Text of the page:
There are two free photo editing tools which are quite fun. Piknic is free and has lots of cool fonts and effects. Also, Sumo Paint is a relatively robust tool for drawing and photo editing. If you search for free alternatives to Photoshop others will likely show up in the results, however these two seem to have a robust enough. One caveat, you will likely want to create a white background photo for Piknic, because it needs a photo/picture to manipulate to work--as far as I know.
Of course there is always Gimp, which is an open source version of Photoshop.
Of course wikis and delicious are great for older kids if contextualized in an interesting and meaningful way.
I teach at the university level and have incorporated Google Docs into my course.
Students use a Gmail account to access an online, collaborative document--It has been most useful for exam reviews. I post a set of questions, and they collaboratively create the answer key. It take more effort on their part if there is a disagreement about the right answer, but it encourages them to question why an answer may or may not be correct (which is an important skill).
Many of them study in groups already--Google Docs helps coordinate this group studying in a virtual environment with more participants.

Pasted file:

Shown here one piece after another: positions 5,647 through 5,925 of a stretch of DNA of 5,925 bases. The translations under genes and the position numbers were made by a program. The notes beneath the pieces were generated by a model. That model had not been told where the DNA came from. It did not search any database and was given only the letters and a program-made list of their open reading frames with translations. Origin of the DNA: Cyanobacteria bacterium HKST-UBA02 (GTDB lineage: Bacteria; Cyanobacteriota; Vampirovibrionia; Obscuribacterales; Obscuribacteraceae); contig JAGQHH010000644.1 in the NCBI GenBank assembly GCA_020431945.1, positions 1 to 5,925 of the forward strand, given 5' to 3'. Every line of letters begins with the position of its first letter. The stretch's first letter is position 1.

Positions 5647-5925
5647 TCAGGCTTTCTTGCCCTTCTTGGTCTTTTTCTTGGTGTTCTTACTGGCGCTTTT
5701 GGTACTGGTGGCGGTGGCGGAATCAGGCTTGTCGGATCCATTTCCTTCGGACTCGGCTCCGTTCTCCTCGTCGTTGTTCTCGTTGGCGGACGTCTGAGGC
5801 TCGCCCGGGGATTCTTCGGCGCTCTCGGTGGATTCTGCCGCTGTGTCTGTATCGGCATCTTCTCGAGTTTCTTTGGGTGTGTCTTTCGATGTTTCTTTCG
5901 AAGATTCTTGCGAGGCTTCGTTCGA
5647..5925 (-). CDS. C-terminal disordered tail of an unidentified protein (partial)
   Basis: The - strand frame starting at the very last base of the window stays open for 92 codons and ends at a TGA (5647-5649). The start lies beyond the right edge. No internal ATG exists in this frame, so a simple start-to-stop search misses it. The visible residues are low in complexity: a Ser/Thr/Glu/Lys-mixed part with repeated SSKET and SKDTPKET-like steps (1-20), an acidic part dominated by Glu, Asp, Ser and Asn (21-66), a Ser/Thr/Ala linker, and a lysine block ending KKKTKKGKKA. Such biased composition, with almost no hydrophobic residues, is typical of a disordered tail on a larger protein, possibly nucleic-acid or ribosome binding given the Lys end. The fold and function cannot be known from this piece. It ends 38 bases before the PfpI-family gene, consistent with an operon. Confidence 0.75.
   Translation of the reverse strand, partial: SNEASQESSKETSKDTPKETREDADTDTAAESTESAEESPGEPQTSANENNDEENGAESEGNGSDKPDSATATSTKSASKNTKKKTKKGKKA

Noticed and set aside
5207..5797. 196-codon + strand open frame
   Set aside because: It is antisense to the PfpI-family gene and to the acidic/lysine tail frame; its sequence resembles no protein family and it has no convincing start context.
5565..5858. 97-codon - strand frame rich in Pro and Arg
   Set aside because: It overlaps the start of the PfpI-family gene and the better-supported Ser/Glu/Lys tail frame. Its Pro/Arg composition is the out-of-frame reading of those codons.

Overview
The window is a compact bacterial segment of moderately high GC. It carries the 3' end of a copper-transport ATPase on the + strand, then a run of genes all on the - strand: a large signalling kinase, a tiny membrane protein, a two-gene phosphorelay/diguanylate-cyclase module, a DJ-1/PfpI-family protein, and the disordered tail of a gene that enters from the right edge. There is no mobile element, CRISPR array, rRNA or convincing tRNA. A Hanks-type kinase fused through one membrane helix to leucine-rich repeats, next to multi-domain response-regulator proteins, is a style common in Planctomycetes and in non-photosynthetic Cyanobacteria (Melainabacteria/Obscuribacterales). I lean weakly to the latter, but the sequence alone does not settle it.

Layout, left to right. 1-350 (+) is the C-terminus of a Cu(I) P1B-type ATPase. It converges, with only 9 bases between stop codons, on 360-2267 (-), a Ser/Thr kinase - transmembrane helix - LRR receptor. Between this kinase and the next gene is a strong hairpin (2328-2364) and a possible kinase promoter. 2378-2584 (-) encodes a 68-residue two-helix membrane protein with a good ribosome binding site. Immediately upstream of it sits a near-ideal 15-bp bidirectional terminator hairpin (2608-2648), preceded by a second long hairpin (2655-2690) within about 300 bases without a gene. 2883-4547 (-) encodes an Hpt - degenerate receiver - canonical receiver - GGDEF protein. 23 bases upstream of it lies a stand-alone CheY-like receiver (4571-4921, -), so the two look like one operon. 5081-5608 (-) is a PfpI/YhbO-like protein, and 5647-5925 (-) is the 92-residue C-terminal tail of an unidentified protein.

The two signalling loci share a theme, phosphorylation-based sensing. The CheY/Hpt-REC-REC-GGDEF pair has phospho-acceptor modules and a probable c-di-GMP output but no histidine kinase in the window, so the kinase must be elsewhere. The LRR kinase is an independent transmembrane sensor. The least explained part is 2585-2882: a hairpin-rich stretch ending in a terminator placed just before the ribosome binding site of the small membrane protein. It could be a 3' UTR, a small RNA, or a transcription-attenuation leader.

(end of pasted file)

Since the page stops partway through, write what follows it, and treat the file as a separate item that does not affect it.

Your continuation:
Another excellent learning tool that's becoming very popular is visual mapping (aka mind mapping).
Visual mapping is a whole brain system (combination of right and left brain) to capture all your important information. It’s a matter of taking information that you have and with which you are presented and then organizing it in a more useful and meaningful way. By using visual maps, you can better and more quickly capture, consolidate, organize, and analyze information and knowledge, and enhance your ability to understand subjects, solve problems, and learn.
Think of a visual map as a tree, where the various outlying branches — the subconcepts — all connect back to the trunk or central concept. The elements of a given visual map are arranged intuitively according to the importance of the concepts, with the goal of representing accurate and meaningful connections among them.
Visual mapping is already successfully used in business (many of top companies use it) and education (in many UK schools, visual mapping is now a core learning skill in the curriculum), and can be easily learned and used by all students.